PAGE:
Also, nurses owe homeless youth, like any other patient, the duty of confidentiality. As discussed above, homeless youth fear the current intervention measures that aim at reuniting them with their families. Actions such as social service notifications only cause fear among homeless youth (Hudson et al., 2011). Hence, nurses need to refrain from taking such actions. To encourage homeless youth to seek medical assistance, nurses and other medical professionals need to exercise the duty of confidentiality. Nurses also need to protect young people from scrutiny from law enforcement. Nurses need to preserve their relationship with homeless youth by accepting their unwillingness to return home. Protecting homeless youth confidential information, medical professionals can develop a lasting relationship with young people and encourage health-seeking behavior (Adhikari & Rice, 2011). Such means can help to eliminate barriers to health-seeking behavior and increase familiarity with health care resources.
Plan of Action and Conclusion
An ethical plan will involve knowledge gathering and the development of an evidence-based intervention for homeless youth. The new intervention strategy must stress confidentiality and knowledge provision for homeless youth. It must also encourage continuous knowledge gathering and establishment of positive relationships with homeless youth. Doing so will help the young population to seek medical assistance and provide knowledge about risky behaviors. Besides, youths also need training on the strategies to be established for them to embrace changes quickly. The intervention method must also include training the youth about prevention measures and better survival strategies like job seeking. During the training, the facilitators can place monetary awards to those who will show significant change after the program. This move will be a way of motivating them to take the program seriously. Hence, the intervention method should be psychological and psychosocial friendly to encourage the youth to refrain from risky behavior. However, to achieve the above strategies, nurses and other professionals must engage in knowledge gathering and research.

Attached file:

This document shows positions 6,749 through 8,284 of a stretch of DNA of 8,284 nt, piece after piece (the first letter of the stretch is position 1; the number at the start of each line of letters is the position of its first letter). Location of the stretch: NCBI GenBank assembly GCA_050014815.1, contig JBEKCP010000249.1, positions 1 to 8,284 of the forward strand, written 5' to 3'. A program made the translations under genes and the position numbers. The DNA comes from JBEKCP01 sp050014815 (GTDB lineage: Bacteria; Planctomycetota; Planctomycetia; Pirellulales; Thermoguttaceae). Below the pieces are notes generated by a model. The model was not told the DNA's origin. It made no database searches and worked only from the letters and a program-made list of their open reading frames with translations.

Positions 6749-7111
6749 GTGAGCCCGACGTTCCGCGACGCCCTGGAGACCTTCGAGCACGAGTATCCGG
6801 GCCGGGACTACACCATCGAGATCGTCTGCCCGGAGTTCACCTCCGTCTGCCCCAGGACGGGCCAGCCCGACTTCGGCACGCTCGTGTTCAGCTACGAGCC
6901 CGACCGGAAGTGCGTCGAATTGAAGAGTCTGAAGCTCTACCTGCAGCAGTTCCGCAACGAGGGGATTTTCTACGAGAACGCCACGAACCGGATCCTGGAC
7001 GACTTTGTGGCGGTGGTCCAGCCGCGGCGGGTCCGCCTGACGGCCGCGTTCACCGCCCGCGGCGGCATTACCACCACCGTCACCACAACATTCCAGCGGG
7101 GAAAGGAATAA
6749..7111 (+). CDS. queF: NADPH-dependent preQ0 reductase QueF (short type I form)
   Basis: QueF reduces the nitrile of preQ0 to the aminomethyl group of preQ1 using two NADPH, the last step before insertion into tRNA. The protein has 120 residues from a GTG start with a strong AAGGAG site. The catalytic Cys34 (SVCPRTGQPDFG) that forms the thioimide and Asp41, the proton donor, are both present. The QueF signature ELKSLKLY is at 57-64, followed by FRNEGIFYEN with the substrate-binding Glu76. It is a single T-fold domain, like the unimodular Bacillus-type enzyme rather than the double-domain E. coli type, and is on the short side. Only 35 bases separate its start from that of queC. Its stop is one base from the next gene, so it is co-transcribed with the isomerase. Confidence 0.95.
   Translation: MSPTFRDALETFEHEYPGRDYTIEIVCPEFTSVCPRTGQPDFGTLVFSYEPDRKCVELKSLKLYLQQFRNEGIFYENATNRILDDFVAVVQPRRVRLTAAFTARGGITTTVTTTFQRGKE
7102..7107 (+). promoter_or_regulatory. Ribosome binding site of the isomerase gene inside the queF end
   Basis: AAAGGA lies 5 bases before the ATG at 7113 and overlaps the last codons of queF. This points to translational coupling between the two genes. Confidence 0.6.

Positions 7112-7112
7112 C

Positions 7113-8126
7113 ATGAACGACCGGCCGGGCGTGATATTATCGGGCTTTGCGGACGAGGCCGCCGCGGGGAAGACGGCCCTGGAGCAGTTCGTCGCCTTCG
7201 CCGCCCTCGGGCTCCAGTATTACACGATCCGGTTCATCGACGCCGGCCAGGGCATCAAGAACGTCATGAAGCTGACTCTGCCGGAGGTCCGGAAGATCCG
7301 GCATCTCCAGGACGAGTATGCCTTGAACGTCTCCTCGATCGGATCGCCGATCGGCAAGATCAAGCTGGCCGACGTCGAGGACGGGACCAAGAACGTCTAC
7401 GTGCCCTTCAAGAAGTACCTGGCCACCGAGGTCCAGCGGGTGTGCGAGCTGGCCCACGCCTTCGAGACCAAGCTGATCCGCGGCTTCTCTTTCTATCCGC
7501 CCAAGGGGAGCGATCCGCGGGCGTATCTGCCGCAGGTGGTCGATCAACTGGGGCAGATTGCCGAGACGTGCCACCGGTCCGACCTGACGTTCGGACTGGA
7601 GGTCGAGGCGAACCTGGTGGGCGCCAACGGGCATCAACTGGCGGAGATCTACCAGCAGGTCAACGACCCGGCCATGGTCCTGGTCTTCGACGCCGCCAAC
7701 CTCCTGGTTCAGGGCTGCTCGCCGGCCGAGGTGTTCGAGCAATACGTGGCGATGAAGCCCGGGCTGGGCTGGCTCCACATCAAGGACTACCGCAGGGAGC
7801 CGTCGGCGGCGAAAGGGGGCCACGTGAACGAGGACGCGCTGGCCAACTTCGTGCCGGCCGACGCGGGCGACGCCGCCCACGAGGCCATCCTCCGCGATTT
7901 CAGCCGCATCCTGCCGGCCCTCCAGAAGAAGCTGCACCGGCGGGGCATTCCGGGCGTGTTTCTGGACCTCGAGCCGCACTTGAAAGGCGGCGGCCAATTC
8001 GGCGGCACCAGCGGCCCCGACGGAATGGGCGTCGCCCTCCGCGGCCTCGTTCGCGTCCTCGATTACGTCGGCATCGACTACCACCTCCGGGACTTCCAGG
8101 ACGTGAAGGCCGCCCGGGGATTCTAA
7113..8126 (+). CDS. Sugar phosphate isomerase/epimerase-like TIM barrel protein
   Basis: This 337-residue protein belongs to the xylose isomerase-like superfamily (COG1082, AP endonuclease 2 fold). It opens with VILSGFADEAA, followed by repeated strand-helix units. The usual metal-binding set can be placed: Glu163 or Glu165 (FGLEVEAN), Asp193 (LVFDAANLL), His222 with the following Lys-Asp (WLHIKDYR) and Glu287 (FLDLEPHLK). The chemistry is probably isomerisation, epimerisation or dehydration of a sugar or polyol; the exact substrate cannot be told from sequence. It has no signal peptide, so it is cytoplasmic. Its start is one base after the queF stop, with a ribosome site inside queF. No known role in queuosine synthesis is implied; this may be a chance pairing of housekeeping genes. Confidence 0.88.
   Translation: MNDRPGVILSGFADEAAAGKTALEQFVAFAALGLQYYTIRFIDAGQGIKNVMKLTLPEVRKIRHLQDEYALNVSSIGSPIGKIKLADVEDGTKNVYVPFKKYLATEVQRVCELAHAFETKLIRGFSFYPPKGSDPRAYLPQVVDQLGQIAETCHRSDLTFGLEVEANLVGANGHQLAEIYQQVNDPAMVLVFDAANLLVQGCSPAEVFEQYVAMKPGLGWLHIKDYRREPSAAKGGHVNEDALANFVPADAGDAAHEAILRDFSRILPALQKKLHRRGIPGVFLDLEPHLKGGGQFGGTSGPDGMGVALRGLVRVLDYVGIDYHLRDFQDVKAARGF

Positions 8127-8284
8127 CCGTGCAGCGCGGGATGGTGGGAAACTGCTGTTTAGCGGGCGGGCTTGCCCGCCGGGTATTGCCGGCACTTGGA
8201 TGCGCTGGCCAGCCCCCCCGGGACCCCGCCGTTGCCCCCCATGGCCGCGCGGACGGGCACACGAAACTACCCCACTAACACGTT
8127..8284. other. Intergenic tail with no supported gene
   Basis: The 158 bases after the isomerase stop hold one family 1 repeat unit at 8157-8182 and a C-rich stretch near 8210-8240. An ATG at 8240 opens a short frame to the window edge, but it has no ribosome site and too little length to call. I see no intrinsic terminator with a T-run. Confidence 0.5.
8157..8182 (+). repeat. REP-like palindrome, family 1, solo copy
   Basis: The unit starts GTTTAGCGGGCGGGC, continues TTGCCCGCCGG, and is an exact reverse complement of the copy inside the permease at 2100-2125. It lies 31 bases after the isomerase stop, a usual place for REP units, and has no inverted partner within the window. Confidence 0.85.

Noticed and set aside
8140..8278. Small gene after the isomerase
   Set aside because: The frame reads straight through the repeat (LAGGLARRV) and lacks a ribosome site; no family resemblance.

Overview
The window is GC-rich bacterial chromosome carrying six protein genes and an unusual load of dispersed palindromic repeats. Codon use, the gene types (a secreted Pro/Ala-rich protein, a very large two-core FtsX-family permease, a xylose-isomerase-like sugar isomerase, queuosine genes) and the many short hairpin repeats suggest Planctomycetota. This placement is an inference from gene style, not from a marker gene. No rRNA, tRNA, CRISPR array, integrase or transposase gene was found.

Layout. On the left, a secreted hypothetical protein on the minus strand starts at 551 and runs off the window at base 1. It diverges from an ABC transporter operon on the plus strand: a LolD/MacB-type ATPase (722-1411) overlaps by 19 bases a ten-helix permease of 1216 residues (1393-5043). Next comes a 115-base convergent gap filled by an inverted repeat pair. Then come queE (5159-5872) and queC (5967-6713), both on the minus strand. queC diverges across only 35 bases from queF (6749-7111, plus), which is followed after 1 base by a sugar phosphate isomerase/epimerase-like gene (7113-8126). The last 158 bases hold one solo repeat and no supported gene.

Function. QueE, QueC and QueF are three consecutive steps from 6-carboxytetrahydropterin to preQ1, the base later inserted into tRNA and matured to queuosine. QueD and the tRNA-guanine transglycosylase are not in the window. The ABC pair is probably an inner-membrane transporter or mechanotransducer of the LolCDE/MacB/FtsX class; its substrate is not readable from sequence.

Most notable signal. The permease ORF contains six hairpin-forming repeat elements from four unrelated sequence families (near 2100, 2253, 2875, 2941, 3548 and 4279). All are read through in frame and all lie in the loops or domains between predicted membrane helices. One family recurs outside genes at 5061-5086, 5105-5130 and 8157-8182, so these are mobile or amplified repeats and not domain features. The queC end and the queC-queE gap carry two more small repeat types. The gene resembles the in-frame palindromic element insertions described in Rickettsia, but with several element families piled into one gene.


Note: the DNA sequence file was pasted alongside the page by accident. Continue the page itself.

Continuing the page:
It is clear that homeless youths are likely to engage in risky behavior such as unprotected sex and trade due to uncontrolled environment. Thus, they are susceptible to sexually transmitted diseases such as HIV/AIDs and unwanted pregnancies. They also have high chances of indulging in substance abuse. Unfortunately, the intervention measures that have been established seem ineffective due to various reasons. Lack of permanent shelters reduces the practicability of these approaches as most youths move from one town to another in search of food and other necessities. Besides, research shows that homeless youth refrain from conventional means of healthcare provision since most of them are not friendly. Many of them are not aware of the existing strategies. Others are not willing to go through the new approaches due to fear of facing the law. Hence, the new intervention method must avoid reporting of homeless youth to social service agencies and other legal systems.
Asante, K. O., Meyer-Weitz, A., & Petersen, I. (2016, June). Mental health and health risk behaviors of homeless adolescents and youth: A mixed methods study. In the Child & Youth Care Forum (Vol. 45, No. 3, pp. 433-449). Springer US.
Barman-Adhikari, A., & Rice, E. (2011). Sexual health information seeking online among runaway and homeless youth. Journal of the Society for Social Work and Research, 2(2), 88-103.
Hudson, A. L., Nyamathi, A., Greengold, B., Slagle, A., Koniak-Griffin, D., Khalilifard, F., & Getzoff, D. (2010). Health-seeking challenges among homeless youth. Nursing Research, 59(3), 212-8.
Kennedy, D. P., Tucker, J. S., Green, H. D., Golinelli, D., & Ewing, B. (2012). Unprotected sex of homeless youth: Results from a multilevel dyadic analysis of individual, social network, and relationship factors. AIDS and Behavior, 16(7), 2015-32.
Naranbhai, V., Abdool Karim, Q., & Meyer-Weitz, A. (2011). Interventions to modify sexual risk behaviors for preventing HIV in homeless youth. The Cochrane Database of Systematic Reviews, (1), CD007501. doi:10.1002/14651858.CD007501.pub2